Lately, the topic of fostering partnerships between educators and the workforce to spur community revitalization has become a popular one with advocates for economic development. Indeed, regional economic development continues to emphasize the importance of the availability of a skilled workforce as the number one priority and communities’ ability to develop skills as the key capability that will result in a healthy economy. And while investing in elementary and secondary education is of course critical, communities cannot afford to ignore the adult workforce. Even those who are currently employed will need to continue learning and developing skills in order to remain employed.
The need to continually upskill, however, is hampered by threats to the very programs and resources that enable communities to invest in skills development, and for individuals to meet the skills challenges presented by new technologies, new processes and new workplace realities. The recently proposed cuts to key workforce development programs threaten to make employment and skills development challenges more daunting, exactly when they need to be ameliorated through continued investment and innovation.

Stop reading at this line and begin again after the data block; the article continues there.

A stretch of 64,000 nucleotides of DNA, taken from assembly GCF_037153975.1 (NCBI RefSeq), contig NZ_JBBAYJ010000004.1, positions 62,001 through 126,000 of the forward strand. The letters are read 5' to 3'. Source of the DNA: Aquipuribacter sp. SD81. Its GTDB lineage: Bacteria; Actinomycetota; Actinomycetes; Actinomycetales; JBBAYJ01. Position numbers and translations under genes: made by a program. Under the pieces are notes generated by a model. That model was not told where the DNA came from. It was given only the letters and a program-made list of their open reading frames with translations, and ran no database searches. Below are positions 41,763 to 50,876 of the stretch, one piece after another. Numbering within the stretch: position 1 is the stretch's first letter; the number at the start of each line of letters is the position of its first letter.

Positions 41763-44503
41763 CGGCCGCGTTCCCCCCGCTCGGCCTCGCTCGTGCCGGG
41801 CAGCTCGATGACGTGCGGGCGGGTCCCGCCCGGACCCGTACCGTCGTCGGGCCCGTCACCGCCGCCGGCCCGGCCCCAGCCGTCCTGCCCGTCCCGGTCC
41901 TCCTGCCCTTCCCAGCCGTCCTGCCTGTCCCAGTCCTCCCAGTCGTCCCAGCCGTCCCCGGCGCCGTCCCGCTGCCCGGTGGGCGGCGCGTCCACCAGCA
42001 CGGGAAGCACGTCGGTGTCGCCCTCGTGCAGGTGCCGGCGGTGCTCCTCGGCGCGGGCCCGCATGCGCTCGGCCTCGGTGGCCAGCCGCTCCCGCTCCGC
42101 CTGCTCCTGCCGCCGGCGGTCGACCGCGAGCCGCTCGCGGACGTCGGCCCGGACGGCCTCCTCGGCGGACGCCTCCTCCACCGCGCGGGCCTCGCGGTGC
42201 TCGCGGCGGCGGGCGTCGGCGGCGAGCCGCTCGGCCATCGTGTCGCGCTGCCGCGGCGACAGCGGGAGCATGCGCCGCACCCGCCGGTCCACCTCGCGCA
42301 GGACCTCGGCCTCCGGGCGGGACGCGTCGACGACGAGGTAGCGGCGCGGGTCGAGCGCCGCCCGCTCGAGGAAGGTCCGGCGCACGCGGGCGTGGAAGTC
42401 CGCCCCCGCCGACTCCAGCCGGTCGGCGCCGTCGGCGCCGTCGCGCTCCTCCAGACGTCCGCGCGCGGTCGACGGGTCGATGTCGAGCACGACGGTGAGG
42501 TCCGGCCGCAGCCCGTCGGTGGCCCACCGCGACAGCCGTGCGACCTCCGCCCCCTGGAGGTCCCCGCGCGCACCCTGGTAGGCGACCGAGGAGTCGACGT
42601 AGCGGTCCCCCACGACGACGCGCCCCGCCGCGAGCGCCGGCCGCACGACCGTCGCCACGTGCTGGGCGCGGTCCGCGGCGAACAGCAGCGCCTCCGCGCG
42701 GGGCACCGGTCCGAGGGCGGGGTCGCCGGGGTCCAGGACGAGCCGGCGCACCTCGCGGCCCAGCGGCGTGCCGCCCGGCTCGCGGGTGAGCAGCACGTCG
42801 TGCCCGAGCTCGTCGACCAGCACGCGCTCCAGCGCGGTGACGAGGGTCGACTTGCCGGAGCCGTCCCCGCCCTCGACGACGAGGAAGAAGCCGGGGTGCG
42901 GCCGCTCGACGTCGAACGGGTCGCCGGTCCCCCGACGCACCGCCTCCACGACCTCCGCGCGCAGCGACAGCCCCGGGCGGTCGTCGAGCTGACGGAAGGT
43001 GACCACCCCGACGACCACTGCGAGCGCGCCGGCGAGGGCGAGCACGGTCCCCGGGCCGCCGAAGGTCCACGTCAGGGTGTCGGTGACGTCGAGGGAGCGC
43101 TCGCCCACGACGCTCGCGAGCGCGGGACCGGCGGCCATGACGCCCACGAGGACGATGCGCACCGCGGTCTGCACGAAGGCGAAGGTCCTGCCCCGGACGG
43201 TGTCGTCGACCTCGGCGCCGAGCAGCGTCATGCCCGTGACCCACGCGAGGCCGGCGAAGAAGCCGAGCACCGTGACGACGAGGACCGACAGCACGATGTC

Maria Flynn, president and CEO of Jobs for the Future (JFF), recently shared her thoughts on the subject. Her argument is aligned with that often made by her fellow workforce and economic development advocates: America’s workforce needs greater access to education and training opportunities in order to drive economic growth.
In light of recent budget cuts to workforce development opportunities proposed by the White House, Flynn suggests that communities would be better served by instead increasing efforts to provide talent development to those 36 million Americans who lack the skills needed to move beyond low income jobs.
“[Cuts], if enacted, would have a direct and immediate impact on the education and employment opportunities and outcomes for millions of Americans,” Flynn noted. “Instead of pulling back from critical education and workforce development programs, we should be investing more to help to drive the engine of our economy and meet the demands of the jobs of the future.”
CAEL has worked in communities throughout the country, helping support the development of regional workforces via collaboration between education partners and employers. Having witnessed firsthand the vital importance of fostering a strong education-to-employer pipeline, those part of CAEL’s Workforce and Economic development team can attest to the substantial progress that can be made when unskilled labor gain access to upskilling opportunities.
To read Flynn’s full thoughts on the JFF blog, click here.
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